Then there's the archived post by Bruce Berg. It's the backstory about the Lane County Children's Contest. At the time, I shared the post they were coming up on 30 years. It was hosted by three competing studios in the same area and has repeatedly stimulated sales during the "slow season!"
Webinars and Podcasts: Looking to be helpful to your community? How about building a series of content-rich programs about summer projects, things to do with kids, picture-taking tips leading to a contest sponsored by various partners?
Direct Mail: In part, due to the importance of social distancing, direct mail has a new level of potential and reach. But you don't have to take on the burden of cost by yourself. Think about partnerships with other vendors in the community. Regardless of your specialty, look for partners whose target audience is the same as yours. A portrait or wedding photographer could easily partner with a florist, for example.
Past Clients: Coming up in a few weeks is a Beyond Technique podcast we recorded yesterday. Cindy Harter Sims was our guest, and she was very open about sharing the results of reaching out to her community. Like so many portrait artists, the pandemic initially shut down her business.
A few weeks ago, Cindy literally reached out to her past clients and her community. She was in danger of losing her business but went to her clients with suggestions for purchasing additional prints from previous sittings. That led to orders and later new business, all while respecting the need for social distancing. Her clients came through, in part because of the relationships Cindy has built over the years in her community.
Sharing Studio Space: Social distancing doesn't mean you have to close your doors. And if you don't have a door to close, sharing space is an excellent solution for access to a studio while minimizing the costs. It's also perfect for pooling your resources with another photographer or two. It reduces expenses, and you get bigger and better space than you usually would be able to afford, especially if just starting out.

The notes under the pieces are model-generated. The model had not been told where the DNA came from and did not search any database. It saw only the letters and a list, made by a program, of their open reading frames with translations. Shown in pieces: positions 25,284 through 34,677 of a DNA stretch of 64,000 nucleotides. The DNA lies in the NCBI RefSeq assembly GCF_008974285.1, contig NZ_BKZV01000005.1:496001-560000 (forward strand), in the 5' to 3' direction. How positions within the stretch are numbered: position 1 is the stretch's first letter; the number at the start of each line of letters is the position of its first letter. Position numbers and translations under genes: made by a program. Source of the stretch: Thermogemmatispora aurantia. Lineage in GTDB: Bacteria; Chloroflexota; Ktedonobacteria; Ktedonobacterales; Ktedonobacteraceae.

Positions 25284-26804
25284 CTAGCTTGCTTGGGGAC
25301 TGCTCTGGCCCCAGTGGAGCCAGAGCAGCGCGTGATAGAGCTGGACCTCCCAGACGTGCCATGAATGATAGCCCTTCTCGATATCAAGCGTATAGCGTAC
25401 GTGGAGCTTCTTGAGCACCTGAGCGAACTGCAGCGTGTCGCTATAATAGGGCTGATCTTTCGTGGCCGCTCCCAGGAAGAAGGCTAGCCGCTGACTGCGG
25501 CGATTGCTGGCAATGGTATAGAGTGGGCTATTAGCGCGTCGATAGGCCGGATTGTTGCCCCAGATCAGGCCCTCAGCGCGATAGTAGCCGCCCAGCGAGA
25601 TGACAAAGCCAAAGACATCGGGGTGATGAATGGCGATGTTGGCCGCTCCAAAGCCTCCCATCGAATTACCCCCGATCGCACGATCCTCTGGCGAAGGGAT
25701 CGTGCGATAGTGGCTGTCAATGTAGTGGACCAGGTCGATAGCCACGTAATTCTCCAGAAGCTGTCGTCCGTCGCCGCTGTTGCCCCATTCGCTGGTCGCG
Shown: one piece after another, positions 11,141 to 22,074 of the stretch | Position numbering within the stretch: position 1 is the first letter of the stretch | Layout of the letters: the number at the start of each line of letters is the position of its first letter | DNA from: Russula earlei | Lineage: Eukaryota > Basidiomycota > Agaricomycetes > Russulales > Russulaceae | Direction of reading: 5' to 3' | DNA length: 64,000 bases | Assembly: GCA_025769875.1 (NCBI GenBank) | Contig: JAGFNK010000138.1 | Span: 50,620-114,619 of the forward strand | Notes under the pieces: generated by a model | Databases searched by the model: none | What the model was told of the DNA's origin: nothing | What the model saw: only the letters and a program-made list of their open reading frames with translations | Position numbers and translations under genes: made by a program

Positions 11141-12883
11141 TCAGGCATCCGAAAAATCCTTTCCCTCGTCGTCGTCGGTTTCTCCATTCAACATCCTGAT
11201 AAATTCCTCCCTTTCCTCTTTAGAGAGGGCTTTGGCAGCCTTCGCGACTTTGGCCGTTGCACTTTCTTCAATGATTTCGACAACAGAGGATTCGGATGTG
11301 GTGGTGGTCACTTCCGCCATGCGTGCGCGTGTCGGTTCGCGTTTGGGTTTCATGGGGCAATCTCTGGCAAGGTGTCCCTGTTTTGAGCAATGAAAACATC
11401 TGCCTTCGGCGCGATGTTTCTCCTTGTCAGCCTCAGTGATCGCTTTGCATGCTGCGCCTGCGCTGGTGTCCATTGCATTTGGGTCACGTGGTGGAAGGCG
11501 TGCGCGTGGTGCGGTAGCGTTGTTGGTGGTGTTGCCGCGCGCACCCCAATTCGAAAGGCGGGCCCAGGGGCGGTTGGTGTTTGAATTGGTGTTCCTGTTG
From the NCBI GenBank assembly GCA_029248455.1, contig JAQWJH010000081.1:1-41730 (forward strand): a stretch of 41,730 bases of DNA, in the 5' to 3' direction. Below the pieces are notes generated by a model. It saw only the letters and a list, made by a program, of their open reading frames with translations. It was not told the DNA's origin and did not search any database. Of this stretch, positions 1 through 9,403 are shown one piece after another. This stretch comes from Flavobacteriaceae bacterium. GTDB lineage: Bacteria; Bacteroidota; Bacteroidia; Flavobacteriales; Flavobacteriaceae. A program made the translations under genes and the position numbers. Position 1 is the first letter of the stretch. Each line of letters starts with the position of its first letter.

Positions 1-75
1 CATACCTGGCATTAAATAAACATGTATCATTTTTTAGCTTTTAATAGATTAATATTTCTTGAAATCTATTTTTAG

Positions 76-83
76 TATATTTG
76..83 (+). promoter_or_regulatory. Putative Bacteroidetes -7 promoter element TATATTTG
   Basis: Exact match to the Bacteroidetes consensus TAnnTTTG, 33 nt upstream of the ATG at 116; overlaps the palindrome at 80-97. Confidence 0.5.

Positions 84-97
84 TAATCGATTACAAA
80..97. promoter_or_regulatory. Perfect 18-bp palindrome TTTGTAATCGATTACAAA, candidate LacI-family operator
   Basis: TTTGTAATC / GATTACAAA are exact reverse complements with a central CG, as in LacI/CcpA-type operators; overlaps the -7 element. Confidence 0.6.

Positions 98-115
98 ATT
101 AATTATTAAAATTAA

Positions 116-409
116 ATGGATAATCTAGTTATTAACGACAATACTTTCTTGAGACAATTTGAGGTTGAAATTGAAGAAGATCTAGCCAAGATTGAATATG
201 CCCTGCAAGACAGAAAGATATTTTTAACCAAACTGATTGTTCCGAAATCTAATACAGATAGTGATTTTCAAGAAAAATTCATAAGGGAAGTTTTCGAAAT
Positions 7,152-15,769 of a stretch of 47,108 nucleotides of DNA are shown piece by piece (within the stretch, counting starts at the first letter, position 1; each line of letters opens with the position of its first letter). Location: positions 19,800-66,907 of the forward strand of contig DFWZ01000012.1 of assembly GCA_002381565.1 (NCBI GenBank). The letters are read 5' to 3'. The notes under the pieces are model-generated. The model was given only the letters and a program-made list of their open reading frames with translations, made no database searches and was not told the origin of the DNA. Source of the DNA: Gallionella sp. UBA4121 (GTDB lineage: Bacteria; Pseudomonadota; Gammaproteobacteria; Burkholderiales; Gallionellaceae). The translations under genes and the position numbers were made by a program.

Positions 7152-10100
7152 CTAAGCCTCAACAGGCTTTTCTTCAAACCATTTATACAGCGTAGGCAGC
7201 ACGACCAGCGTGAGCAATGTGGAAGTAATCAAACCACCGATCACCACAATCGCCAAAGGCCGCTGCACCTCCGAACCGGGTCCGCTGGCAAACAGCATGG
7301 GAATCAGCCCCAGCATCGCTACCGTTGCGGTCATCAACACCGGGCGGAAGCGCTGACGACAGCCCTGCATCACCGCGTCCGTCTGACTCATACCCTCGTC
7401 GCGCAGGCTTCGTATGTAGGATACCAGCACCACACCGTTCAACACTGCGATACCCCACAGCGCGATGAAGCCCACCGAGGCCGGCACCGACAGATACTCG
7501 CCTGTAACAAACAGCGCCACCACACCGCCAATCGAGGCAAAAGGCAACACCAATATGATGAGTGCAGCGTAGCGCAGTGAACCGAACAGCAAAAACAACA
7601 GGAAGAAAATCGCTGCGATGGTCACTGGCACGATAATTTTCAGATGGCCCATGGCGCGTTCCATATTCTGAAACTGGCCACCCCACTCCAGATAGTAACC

Events and Fund-Raisers: It's still one of my favorite ways to partner, only the vehicle you use today is going to be different. Here in Sarasota, I was recently involved in the Giving Challenge. It was all done online in support of a long list of nonprofits in the area.
The nonprofits in your community are all in trouble. The pandemic has postponed or canceled events like walk-a-thons altogether. But you have an opportunity to help create and support a new level of awareness and funding through your Internet presence and the relationships you've made in the community.
Photo Contests: All done online and safely, use your expertise to establish relationships with other vendors for both their knowledge and ability to extend your reach as well as provide prizes. It starts with you sharing tips on capturing better images. Then bring in a florist, and a restaurant offering great carry-out. Include an entity from both to be judges in the contest. The theme of the contest? Anything you want it to be.
And that brings me full circle and back to the importance of relationship building and creating great partnerships. You don't have to do everything alone! Bringing in strategic partners for any project helps expand your reach, creativity, and brand awareness.
Now, add in the challenges created by the pandemic, and more than ever, great partnerships have the potential to lead back to profitability.
Business isn't dead - it's just dormant. The value of great photographs and capturing memories has never been stronger, and as a photographer, you've got the ability to make it happen!
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Check out "Why?" one of the most popular features on the SCU Blog. It's a very simple concept - one image, one artist and one short sound bite. Each artist shares what makes the image one of their most favorite. We're over 100 artists featured since the project started. Click on the link above and you can scroll through all of the episodes to date.